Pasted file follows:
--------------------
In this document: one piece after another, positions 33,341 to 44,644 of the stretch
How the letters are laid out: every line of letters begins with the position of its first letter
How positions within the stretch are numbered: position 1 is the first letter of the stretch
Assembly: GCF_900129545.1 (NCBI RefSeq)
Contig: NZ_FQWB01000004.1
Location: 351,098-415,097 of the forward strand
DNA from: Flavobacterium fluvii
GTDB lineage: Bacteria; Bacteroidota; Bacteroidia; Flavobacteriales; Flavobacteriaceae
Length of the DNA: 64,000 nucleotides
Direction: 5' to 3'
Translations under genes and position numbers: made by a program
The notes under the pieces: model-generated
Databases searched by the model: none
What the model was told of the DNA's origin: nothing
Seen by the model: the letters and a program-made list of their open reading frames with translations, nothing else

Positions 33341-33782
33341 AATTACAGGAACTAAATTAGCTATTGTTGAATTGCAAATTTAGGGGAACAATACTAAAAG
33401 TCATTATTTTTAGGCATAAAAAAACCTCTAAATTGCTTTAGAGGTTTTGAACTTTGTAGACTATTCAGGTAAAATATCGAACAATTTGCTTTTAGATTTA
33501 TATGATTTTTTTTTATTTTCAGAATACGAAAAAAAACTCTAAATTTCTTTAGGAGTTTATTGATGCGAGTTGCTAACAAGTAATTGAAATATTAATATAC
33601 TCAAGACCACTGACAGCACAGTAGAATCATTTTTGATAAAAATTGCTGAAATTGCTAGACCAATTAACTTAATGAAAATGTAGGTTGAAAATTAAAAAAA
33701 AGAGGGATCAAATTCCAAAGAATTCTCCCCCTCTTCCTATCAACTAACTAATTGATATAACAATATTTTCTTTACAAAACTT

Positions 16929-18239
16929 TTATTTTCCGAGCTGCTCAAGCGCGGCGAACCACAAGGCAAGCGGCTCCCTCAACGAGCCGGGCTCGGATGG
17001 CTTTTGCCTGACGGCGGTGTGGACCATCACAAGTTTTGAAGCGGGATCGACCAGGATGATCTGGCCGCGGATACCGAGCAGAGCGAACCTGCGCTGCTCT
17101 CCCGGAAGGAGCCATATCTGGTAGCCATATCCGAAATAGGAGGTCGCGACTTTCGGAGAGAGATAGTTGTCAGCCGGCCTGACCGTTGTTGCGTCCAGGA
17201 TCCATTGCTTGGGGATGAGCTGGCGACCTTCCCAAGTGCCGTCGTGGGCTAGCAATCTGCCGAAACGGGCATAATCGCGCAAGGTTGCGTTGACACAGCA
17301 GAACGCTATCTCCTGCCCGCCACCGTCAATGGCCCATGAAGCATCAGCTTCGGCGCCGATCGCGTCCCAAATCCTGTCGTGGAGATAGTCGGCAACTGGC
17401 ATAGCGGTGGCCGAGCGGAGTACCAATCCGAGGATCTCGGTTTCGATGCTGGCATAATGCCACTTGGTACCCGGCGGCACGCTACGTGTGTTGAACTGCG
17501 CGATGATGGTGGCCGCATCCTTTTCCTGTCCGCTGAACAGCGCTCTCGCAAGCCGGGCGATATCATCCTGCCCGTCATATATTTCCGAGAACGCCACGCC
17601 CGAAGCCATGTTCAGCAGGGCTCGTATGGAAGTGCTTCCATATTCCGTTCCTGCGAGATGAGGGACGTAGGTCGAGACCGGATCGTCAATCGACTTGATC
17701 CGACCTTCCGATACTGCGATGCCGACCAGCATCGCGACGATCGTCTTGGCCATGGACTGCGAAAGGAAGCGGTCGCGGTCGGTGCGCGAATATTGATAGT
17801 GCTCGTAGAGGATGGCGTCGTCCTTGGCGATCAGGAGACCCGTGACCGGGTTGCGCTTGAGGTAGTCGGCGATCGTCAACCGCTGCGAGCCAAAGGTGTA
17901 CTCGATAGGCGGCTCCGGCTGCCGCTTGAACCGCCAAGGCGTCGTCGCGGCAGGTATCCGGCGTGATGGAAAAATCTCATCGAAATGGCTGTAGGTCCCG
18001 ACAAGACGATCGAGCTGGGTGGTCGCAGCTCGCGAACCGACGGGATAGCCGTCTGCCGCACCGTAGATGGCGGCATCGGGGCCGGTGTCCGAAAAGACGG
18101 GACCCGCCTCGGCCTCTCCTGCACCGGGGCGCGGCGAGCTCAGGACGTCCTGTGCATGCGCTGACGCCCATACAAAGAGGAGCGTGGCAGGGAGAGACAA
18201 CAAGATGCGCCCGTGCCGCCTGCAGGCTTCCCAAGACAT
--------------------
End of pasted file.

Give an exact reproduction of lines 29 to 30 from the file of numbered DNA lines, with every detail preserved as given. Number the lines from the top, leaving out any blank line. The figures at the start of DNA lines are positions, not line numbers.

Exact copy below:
17501 CGATGATGGTGGCCGCATCCTTTTCCTGTCCGCTGAACAGCGCTCTCGCAAGCCGGGCGATATCATCCTGCCCGTCATATATTTCCGAGAACGCCACGCC
17601 CGAAGCCATGTTCAGCAGGGCTCGTATGGAAGTGCTTCCATATTCCGTTCCTGCGAGATGAGGGACGTAGGTCGAGACCGGATCGTCAATCGACTTGATC